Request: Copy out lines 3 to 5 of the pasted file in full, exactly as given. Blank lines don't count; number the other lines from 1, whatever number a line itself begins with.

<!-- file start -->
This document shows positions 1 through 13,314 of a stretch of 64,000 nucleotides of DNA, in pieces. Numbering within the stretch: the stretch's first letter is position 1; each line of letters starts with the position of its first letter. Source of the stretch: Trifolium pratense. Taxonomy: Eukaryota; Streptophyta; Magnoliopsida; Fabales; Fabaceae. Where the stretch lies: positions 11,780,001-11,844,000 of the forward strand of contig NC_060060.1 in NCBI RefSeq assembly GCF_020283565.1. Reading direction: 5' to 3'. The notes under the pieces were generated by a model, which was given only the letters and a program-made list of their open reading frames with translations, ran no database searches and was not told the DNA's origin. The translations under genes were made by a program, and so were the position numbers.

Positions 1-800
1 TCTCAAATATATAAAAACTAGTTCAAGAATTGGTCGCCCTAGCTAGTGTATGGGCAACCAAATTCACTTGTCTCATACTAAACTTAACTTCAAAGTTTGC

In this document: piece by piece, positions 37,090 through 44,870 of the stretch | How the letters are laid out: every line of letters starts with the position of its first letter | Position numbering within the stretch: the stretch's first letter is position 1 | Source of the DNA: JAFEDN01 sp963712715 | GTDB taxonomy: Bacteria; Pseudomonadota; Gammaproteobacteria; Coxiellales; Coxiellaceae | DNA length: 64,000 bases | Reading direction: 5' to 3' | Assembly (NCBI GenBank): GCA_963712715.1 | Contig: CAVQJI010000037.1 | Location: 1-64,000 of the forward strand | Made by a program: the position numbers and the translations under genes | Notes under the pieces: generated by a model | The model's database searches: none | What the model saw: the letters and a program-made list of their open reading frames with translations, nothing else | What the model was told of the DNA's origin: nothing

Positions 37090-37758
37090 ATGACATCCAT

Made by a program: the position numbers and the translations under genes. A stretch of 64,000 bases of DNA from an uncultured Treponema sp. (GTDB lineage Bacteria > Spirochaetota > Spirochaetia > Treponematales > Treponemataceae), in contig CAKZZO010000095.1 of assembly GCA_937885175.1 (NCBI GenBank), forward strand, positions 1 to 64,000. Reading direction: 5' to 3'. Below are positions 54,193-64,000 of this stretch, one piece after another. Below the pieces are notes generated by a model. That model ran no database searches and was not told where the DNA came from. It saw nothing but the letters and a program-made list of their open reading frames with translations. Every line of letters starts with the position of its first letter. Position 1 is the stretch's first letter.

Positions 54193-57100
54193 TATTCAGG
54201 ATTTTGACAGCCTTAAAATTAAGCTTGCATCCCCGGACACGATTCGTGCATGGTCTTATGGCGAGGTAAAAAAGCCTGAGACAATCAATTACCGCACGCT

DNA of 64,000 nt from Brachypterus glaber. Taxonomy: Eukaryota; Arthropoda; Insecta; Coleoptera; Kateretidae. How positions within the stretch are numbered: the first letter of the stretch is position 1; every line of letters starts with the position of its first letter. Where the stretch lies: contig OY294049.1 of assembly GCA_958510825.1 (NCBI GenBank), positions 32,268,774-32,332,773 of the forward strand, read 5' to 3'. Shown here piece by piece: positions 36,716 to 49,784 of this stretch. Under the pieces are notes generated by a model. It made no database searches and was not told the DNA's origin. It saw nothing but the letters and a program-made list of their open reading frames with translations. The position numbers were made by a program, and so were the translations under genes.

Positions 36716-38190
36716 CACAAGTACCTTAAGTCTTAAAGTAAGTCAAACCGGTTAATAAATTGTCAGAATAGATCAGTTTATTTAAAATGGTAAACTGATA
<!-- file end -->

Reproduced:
1 TCTCAAATATATAAAAACTAGTTCAAGAATTGGTCGCCCTAGCTAGTGTATGGGCAACCAAATTCACTTGTCTCATACTAAACTTAACTTCAAAGTTTGC

In this document: piece by piece, positions 37,090 through 44,870 of the stretch | How the letters are laid out: every line of letters starts with the position of its first letter | Position numbering within the stretch: the stretch's first letter is position 1 | Source of the DNA: JAFEDN01 sp963712715 | GTDB taxonomy: Bacteria; Pseudomonadota; Gammaproteobacteria; Coxiellales; Coxiellaceae | DNA length: 64,000 bases | Reading direction: 5' to 3' | Assembly (NCBI GenBank): GCA_963712715.1 | Contig: CAVQJI010000037.1 | Location: 1-64,000 of the forward strand | Made by a program: the position numbers and the translations under genes | Notes under the pieces: generated by a model | The model's database searches: none | What the model saw: the letters and a program-made list of their open reading frames with translations, nothing else | What the model was told of the DNA's origin: nothing

Positions 37090-37758